(Update 12/3/19: portions of this project are described under Patent US10493363B2)
I’ve hacked together a first person driving experience that uses a natural steering wheel to control an RC car. The experience is a lot like playing a Racing Kart game IRL. It’s probably easier to understand if you see it in motion. Check it out:
I got the idea for this project while watching my three-year-old son play with his radio controlled toy cars. These all use the conventional two joysticks. The left is isolated to vertical movement to control the motor and the right stick is isolated to horizontal movement to control the turning direction of the front wheels.
As a toddler, my son tends to only meaningfully control one stick at a time. It’s probably too sophisticated for him to infer that directing the car to a diagonal means he needs to press the left stick forward and combine that with the right stick’s sensitivity. What’s interesting, though, is that he has no such difficulty driving his big power wheel. Same operations but different interface. It has a natural steering wheel, a gas pedal, and a shifter to control direction. It got me thinking: what if RC car’s could be controlled by natural steering wheels too?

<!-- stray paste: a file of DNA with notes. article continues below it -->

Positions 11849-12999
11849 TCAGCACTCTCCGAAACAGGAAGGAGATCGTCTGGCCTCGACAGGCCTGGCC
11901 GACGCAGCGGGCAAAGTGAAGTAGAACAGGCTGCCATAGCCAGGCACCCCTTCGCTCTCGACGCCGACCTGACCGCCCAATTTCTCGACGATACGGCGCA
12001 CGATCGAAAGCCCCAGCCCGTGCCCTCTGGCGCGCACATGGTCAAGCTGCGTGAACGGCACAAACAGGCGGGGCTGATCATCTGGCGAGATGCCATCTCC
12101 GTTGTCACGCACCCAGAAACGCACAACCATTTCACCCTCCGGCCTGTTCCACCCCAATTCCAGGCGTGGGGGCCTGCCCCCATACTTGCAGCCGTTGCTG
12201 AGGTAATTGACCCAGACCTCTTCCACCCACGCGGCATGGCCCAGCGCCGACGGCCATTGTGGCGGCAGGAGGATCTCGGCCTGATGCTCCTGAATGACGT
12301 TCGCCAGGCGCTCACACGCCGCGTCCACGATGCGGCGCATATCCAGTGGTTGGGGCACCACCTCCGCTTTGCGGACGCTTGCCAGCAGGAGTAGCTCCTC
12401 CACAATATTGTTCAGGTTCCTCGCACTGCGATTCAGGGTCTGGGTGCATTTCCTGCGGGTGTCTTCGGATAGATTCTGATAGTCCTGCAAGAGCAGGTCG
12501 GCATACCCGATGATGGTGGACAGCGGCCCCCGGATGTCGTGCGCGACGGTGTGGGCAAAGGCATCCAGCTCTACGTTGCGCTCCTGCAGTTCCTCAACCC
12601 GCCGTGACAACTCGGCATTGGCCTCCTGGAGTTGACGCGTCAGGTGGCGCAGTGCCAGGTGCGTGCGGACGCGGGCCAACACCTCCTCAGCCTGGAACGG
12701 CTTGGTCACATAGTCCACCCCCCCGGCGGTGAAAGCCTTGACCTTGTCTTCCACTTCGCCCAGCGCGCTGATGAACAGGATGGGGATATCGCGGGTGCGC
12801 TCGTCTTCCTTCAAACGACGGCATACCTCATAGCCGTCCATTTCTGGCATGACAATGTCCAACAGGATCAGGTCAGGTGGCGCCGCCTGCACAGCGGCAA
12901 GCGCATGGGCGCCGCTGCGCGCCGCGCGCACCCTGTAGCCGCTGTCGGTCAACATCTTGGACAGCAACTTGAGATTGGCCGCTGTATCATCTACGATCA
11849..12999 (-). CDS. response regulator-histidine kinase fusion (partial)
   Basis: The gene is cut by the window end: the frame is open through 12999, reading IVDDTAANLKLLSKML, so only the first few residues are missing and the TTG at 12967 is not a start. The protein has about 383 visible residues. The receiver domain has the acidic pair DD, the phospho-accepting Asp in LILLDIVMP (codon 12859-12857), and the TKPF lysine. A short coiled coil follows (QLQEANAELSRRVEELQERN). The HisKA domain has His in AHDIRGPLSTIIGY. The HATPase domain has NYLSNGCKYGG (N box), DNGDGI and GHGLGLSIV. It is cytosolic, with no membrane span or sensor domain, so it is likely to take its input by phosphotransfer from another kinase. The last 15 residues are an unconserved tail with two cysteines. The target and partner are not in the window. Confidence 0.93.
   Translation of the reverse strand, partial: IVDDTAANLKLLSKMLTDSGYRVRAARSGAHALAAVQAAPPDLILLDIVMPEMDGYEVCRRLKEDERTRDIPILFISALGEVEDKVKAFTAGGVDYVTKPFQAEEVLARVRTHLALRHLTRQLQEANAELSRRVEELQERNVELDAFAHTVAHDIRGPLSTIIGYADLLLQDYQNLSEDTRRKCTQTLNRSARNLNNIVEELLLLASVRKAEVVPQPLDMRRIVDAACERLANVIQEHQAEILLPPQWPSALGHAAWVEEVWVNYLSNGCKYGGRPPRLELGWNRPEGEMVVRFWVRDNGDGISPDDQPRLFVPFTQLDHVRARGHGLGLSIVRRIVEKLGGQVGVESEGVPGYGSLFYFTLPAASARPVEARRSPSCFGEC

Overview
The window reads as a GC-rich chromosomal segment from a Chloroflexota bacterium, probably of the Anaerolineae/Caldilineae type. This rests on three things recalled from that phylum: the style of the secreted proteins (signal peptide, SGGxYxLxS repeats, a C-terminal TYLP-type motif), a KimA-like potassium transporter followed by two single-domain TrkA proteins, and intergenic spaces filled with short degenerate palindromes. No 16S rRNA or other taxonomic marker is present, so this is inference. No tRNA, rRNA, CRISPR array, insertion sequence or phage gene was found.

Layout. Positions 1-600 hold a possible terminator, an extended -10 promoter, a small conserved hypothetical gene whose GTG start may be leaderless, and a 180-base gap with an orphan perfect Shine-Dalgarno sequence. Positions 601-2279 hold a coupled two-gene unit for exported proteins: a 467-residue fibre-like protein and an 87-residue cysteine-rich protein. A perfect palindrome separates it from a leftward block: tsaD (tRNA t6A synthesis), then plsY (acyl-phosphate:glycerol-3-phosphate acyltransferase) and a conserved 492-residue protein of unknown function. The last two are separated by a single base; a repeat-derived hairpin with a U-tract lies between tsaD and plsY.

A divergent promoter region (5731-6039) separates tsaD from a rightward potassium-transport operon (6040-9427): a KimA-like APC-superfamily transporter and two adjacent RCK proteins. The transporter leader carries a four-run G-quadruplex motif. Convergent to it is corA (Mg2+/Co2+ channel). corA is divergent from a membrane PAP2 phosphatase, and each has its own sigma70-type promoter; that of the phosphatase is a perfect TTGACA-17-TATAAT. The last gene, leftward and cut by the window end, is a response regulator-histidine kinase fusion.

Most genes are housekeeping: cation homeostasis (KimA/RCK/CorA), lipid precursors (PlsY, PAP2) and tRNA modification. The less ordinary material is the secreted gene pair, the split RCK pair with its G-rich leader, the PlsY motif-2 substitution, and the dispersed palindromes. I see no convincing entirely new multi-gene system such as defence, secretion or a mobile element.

I quickly realized that having a more natural controller isn’t enough. Without locking my son’s orientation to the car’s, I would just be recreating the struggle I had with the arcade game Super Sprint. I could never tell if turning the wheel left was moving the avatar screen left/right/up/down. Luckily, with the rise of drone racing, I could simply mount an FPV camera and place the monitor as if it were a windshield or wear it directly on my face.
The combination of a natural steering wheel controller and visual feedback directly from the car itself makes for a really compelling experience. The perspective is really novel and the scale magnifies the intensity of speed. It can feel like travelling at 300 mph, but at the same time, everyone who has picked it up can deftly control the car within minutes. It’s a lot more approachable than a drone. Who knows, with autonomous cars on the horizon, maybe this is how the joy of driving is preserved?
I had a lot of fun making, breaking, and remaking this rig. I learned a lot about electronics in the process and it’s been really fun sharing the experience with friends, and now with you!